Refusal is likely to earn her a two year sentence, but the woman claims she has no idea what the files are or what any password might be.
Subs off for WSJ
Remember the old argument about paying for news on the internet? It looks more likely that the poster child for paid-for subscriptions, the Wall Street Journal, will ditch subscriptions in favour of chasing more advertising dollars.
Almost owner Rupert Murdoch has been making noises in support of the change, and this week the WSJ opened itself up to the Digg network.
Money for nothing and Wi-Fi for free
Liberating a bit of wireless internet access might seem like a victimless crime. Well it is, isn't it? A survey this week revealed that more than half of people have nicked a bit of bandwidth. And we thought it was just us...
Doctors face fines for lost laptops
The problem of people losing laptops and other devices stuffed with private data isn't getting any better. Information Commissioner Richard Thomas has a cunning plan - if a doctor loses a laptop full of patient data he or she should be fined £5,000. Thomas told the Lords he supported fines for careless data losses.
Brown talks terror toot
The week saw Gordon Brown talking up his terror tactics, or rather his counter-terror tactics. Passenger screening will be introduced to UK railway stations as well as massive spending on teching up UK borders.
Brown also said he was talking to UK ISPs about getting bad things off the internet. Still not quite clear how he's going to do this - sounds to us like a job that should be outsourced to China.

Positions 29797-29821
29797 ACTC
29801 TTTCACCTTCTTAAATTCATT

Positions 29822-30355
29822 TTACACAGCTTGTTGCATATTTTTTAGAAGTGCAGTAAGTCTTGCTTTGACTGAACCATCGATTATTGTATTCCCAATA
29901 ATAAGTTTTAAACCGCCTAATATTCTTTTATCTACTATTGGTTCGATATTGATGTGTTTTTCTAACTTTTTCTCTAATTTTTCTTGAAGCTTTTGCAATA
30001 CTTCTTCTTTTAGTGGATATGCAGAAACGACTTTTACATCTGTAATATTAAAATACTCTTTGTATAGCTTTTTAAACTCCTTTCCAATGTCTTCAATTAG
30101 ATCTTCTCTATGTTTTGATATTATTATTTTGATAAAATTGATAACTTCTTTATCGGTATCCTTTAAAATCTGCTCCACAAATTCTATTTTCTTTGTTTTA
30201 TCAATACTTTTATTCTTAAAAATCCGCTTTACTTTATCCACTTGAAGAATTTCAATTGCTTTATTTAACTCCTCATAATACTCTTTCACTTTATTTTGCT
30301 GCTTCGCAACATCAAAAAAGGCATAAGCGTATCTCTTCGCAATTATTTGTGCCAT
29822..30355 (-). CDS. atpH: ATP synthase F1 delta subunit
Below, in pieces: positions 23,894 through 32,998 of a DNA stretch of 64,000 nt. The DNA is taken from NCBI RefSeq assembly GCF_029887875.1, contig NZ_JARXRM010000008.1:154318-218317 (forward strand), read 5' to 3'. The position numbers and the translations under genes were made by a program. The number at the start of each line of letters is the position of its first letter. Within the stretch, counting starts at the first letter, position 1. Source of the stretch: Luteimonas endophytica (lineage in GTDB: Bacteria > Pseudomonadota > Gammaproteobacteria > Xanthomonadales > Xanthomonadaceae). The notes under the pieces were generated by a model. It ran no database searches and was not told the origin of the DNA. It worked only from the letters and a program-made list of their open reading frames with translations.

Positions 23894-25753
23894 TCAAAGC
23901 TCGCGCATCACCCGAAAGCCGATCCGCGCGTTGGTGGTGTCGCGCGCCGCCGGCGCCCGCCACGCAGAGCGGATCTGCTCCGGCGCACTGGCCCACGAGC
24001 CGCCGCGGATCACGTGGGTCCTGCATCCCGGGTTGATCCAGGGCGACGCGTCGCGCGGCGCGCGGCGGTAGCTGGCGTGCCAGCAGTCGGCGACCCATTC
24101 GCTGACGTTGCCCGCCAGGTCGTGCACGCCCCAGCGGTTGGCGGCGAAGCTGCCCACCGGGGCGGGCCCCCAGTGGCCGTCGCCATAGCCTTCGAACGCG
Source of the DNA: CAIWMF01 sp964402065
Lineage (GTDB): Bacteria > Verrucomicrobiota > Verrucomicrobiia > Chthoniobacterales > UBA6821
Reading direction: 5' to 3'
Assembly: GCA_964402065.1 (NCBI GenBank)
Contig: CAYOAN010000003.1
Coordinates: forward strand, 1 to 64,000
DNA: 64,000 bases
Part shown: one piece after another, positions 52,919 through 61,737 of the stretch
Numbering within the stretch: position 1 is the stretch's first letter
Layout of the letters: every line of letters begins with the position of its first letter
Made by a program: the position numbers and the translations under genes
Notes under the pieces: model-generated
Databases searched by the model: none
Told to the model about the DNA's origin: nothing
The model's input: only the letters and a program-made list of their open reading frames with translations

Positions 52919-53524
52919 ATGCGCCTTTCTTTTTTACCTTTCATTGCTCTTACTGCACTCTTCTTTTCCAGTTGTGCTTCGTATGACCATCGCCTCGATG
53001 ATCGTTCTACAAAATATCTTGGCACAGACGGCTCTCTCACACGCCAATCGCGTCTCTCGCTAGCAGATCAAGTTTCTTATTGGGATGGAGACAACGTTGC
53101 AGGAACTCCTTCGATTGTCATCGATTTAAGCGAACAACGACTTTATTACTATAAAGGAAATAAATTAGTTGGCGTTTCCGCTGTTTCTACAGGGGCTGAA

Colossus vs PC challenge
Colossus is the mammoth machine built to help Allied forces crack German codes during World War II. It has recently been restored for the National Museum of Computing in Bletchley Park.
This week, the lorry-sized machine went head to head with modern PCs to see which could first decrypt an old, coded German transmission. PCs won, with an amateur German cryptographer deciphering the most difficult of three messages sent in less than two hours with specialist software he had written.
Microsoft goes for clusters
One of the last Microsoft-free areas of modern computing looks set to fall. Cluster computing has long been a blind spot for Redmond - it just doesn't get taken seriously by the boys in white coats.
But things could change with the software giant bringing out a performance cluster operating system early next year, in beta, called HPC Server 2008. This has long been a Linux and Unix closed shop, so a little competition could be interesting.
And it goes for Sage too